Even though many Americans dislike bureaucracy, this organizational model prevails today. Whether or not they wish to admit it, most Americans either work in bureaucratic settings, or at least deal with them daily in schools, hospitals, government, and so forth. Hence, taking a closer look at the pros and cons of bureaucracy is important.
Pros of bureaucracy
Although the vices of bureaucracy are evident (and are discussed in the next section), this form of organization is not totally bad. In other words, benefits to the proverbial “red tape” associated with bureaucracy do exist. For example, bureaucratic regulations and rules help ensure that the Food and Drug Administration (FDA) takes appropriate precautions to safeguard the health of Americans when it is in the process of approving a new medication. And the red tape documents the process so that, if problems arise, data exists for analysis and correction.
Likewise, the impersonality of bureaucracies can have benefits. For example, an applicant must submit a great deal of paperwork to obtain a government student loan. However, this lengthy—and often frustrating—process promotes equal treatment of all applicants, meaning that everyone has a fair chance to gain access to funding. Bureaucracy also discourages favoritism, meaning that in a well‐run organization, friendships and political clout should have no effect on access to funding.
Bureaucracies may have positive effects on employees. Whereas the stereotype of bureaucracies is one of suppressed creativity and extinguished imagination, this is not the case. Social research shows that many employees intellectually thrive in bureaucratic environments. According to this research, bureaucrats have higher levels of education, intellectual activity, personal responsibility, self‐direction, and open‐mindedness, when compared to non‐bureaucrats.
Another benefit of bureaucracies for employees is job security, such as a steady salary, and other perks, like insurance, medical and disability coverage, and a retirement pension.
Cons of bureaucracy
Americans rarely have anything good to say about bureaucracies, and their complaints may hold some truth. As noted previously, bureaucratic regulations and rules are not very helpful when unexpected situations arise. Bureaucratic authority is notoriously undemocratic, and blind adherence to rules may inhibit the exact actions necessary to achieve organizational goals.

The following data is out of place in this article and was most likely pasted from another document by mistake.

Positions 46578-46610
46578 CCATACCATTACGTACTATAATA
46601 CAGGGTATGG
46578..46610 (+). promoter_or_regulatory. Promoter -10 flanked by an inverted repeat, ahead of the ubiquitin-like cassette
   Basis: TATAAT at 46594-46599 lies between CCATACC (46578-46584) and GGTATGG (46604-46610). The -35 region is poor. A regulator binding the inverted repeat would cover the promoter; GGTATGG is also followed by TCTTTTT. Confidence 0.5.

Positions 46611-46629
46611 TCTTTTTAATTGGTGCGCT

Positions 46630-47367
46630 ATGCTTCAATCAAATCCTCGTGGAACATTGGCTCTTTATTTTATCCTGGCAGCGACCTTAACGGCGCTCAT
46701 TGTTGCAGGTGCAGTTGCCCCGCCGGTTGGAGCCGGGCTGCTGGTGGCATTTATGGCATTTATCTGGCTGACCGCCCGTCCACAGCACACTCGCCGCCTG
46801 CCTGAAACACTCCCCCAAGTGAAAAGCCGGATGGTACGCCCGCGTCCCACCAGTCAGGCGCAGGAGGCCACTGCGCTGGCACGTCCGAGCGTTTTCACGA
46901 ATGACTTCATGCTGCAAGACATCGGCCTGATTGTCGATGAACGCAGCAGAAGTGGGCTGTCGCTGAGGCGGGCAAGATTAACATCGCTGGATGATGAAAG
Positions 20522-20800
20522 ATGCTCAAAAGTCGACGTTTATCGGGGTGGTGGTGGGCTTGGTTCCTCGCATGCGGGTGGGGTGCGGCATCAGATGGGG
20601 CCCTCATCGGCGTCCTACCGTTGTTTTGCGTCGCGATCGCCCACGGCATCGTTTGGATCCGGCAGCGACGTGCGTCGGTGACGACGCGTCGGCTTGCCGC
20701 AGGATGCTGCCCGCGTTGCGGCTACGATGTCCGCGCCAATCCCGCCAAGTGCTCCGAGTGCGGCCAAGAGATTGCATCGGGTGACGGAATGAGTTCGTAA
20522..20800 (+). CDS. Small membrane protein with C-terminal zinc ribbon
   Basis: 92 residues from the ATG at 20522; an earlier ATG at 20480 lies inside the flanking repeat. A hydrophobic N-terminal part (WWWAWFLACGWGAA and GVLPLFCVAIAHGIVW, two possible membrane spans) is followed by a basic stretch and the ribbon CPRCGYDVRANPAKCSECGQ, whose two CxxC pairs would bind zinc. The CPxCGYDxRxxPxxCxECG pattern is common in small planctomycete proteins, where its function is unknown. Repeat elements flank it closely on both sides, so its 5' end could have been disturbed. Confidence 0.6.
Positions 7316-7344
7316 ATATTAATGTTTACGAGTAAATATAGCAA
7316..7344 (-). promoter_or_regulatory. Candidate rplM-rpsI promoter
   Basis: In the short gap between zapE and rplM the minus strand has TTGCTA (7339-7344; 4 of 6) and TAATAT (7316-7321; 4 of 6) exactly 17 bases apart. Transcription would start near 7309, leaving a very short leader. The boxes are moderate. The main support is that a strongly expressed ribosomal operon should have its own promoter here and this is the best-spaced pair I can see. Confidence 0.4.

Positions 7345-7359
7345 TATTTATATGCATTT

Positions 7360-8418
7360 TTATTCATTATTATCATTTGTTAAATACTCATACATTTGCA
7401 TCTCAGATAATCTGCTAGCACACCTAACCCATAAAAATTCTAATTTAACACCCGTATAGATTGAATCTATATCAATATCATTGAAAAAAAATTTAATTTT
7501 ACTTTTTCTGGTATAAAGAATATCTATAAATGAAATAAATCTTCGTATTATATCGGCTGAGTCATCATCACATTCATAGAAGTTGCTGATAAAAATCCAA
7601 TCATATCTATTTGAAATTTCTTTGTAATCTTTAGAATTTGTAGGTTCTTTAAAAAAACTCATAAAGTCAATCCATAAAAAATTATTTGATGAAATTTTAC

Concerning this last point, one of bureaucracy's least‐appreciated features is its proneness to creating “paper trails” and piles of rules. Governmental bureaucracies are especially known for this. Critics of bureaucracy argue that mountains of paper and rules only slow an organization's capacity to achieve stated goals. They also note that governmental red tape costs taxpayers both time and money. Parkinson's Law and the Peter Principle have been formulated to explain how bureaucracies become dysfunctional.
Parkinson's Law, named after historian C. Northcote Parkinson, states that work creates more work, usually to the point of filling the time available for its completion. That is, Parkinson believed that bureaucracies always grow—typically 6 percent annually. Managers wish to appear busy, so they increase their workload by creating paper and rules, filling out evaluations and forms, and filing. Then they hire more assistants, who in turn require more managerial time for supervision. Moreover, many bureaucratic budgets rely on the “use it or lose it” principle, meaning the current year's expenditures determines the following year's budget. This provides a deep incentive to spend (even waste) as much money as possible to guarantee an ever‐increasing budget. Parkinson's views remain consistent with those of conflict theorists, who hold that bureaucratic growth serves only the managers, who in turn use their increasing power to control the workers.
Approaching bureaucracies from yet another angle, the Peter Principle, named after sociologist Laurence Peter, states that employees in a bureaucracy are promoted to the level of their incompetence. In other words, competent managers continually receive promotions until they attain a position in which they are incompetent. And they usually remain in this position until they retire or die. The bureaucracy can only continue because competent employees are constantly working their way up the hierarchical ladder.
Parkinson's Law and the Peter Principle, while fascinating social phenomena, are based on stereotypes and anecdotes rather than on rigorous social science research.